Stan didn’t intend to be intimidating. But I didn’t know that when I received a call from his secretary asking me for an hour-long meeting. As the senior sales executive for a worldwide technology firm he led an organization of several hundred people. I’d coached a score of his senior staffers and all but one talked about him as unapproachable and intimidating.
Walking into his office the morning of the meeting, I felt myself strapping on my heaviest mental armor. Stan greeted me not warmly but with the strained cordiality of the severely introverted. As we talked, my impression of him transformed from The-Great-and-Powerful-Stan to a rather awkward middle-aged guy whom my parents might have called a nebbish.
That morning, Stan talked to me about his legacy: he knew people found him intimidating and that was painful to him. It wasn’t his intention to be that sort of leader; he wanted to be a nice guy. Would I help him, he asked, because he’d be retiring in three years and he wanted to change his reputation before leaving the company.
Contrast Stan with Larry Webb. Larry is the CEO of John Laing Homes, headquartered in Newport Beach, California.
I’ve coached people at Laing from division presidents to executive assistants. Everyone there talks about Larry with surprising intimacy and affection, easily identifying his gifts and also his areas of development. They see him as smart, tough and fair and, across the board, they love working for him.
Larry works hard to cultivate this devotion. For example, he embraces the exposure his role affords him and does endless public speaking. “No matter what topic I’m talking about to a group,” he says, “what I’m really trying to convey is that Laing is a fabulous place to work and that they should want to be part of the company.” This strategy has succeeded. Prized professionals are wooed to Laing and always end up saying it’s the best place they’ve ever worked.
What Larry has tapped into is the magic of intention. Actors know the power of intention. On the surface, a scene may be about a woman demonstrating an espresso machine’s features to a gentleman but we can tell her real intention is to interest him in features of her own. Or a young man may appear to be flirting with an older woman but we can see his real intention is to slip her credit card out of her purse. What drives people’s behaviors—and what we feel most powerfully—is not what people say or do but what they intend.
I often use an intention exercise with clients when they need to project more confidence. I’ll ask them, “If you were at your very best, what words would you like people to use to describe you?” They’ll say words like “presidential” or “expert.” Then I’ll get them to pound those words in their head like a drumbeat while they’re rehearsing a short presentation. Suddenly, their intention to be presidential or expert gets tapped like a gusher and their confidence becomes tangible. Intention is transformational.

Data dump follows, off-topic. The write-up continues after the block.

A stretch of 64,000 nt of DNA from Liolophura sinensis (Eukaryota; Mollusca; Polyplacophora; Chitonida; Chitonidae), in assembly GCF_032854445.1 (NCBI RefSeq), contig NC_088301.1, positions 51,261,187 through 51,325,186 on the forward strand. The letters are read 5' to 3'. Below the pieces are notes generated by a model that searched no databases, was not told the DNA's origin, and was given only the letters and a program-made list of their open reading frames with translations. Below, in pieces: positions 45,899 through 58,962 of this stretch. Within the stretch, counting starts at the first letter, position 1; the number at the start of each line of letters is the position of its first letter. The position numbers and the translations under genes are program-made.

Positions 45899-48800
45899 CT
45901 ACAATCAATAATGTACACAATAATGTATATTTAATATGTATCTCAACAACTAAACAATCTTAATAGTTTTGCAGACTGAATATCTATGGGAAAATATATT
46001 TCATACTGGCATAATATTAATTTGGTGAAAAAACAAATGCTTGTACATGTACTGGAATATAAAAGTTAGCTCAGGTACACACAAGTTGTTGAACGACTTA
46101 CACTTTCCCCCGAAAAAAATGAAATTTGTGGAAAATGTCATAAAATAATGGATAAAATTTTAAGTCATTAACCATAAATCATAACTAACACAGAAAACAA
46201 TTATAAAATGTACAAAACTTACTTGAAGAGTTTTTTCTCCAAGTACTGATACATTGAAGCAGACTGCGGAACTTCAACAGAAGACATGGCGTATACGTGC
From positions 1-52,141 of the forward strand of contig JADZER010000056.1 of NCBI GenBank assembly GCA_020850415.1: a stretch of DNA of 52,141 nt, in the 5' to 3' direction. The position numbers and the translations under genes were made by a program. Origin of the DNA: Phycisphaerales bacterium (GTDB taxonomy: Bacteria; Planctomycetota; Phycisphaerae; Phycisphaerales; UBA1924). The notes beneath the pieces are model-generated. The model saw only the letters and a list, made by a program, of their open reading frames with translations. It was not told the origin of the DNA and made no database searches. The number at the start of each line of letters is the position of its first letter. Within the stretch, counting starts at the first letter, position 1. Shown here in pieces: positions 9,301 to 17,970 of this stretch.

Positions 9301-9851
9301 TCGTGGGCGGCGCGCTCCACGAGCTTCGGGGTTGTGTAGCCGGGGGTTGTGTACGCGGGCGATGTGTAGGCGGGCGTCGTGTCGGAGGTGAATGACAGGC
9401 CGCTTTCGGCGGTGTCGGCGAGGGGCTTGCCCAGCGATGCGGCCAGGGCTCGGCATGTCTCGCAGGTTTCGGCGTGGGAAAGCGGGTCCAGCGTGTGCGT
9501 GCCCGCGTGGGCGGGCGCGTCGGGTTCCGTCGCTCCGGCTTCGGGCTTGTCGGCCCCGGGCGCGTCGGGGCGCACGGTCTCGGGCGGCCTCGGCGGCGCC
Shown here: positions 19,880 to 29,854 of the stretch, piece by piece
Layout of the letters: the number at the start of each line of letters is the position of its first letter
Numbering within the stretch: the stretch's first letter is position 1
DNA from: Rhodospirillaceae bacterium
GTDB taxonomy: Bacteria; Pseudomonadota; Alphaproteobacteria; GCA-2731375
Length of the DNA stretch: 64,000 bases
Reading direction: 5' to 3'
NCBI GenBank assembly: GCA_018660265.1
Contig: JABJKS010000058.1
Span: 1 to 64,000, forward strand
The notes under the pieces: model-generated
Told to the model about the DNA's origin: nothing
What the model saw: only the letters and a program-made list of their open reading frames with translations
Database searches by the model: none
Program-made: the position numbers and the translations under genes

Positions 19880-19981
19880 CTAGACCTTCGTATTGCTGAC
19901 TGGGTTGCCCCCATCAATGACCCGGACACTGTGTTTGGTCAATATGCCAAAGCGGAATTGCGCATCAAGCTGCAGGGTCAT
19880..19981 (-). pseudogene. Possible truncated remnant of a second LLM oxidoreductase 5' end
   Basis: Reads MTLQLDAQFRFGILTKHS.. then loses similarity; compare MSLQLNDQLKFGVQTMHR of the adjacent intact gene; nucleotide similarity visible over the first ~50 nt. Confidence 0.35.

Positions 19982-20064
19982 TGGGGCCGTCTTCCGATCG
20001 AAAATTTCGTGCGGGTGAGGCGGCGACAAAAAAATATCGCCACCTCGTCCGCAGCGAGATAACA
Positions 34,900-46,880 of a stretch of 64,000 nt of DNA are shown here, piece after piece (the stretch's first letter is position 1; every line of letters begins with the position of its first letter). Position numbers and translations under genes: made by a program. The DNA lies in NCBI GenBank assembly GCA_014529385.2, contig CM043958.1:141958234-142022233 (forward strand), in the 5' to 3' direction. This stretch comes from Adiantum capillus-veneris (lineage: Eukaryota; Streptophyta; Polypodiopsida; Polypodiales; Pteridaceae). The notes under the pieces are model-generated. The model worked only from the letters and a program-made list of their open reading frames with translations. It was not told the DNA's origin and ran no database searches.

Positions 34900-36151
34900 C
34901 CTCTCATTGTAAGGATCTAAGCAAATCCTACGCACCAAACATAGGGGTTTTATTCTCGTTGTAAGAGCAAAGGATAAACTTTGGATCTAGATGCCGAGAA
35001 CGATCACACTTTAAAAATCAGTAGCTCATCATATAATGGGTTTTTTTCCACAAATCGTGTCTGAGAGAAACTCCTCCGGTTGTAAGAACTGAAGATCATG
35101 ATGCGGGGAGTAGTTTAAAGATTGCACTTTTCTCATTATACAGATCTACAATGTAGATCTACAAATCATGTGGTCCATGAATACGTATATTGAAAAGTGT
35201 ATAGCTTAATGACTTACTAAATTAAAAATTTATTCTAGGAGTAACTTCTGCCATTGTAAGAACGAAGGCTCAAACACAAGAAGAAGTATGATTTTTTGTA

For most of us, intention is unconscious. We’re not really sure what our intention is. And so people don’t experience us as a force; they experience us in soft focus. That’s one reason Larry Webb is so powerful: his intention to make John Laing Homes a fabulous place to work blazes out of him. And it’s made Laing an award-winning homebuilder.
What do you want people to say about you? Select three or four words that will personify you in the workplace, then think of them as often as you can—while you’re on the phone, listening at a meeting, chatting in the hallway, presenting weekly updates. Consciously keep those words front and center in your mind for a month or more and it will change you. And don’t be surprised if, after another month, you begin to hear people use those words to describe you. I’ve seen it happen.
By the way, Stan did turn his reputation around. First, we explored how he came to be seen as intimidating. We discovered that, in compensating for overwhelming shyness, he’d developed behaviors that appeared harsh: he spoke no more than he had to; he came and went without engaging people; he hid in his office with the door closed. Those behaviors, born from his vulnerabilities, had an impact that was not at all what he’d intended.
To create his new impression we developed this strategy: twice a week his assistant scheduled a short informational meeting for him at the farthest edges of the campus. The rule was that he had to stay away from his office for at least an hour and, as he made his way back, he had to talk to as many people as possible. While he chatted—which was painful for Stan—he had to keep his intention (“I’m a nice guy”) foremost in his mind.
By the time Stan retired, people were hugging him and telling him, sincerely, that they would miss him. Intention allowed him to create the legacy he wanted. It can for you, too.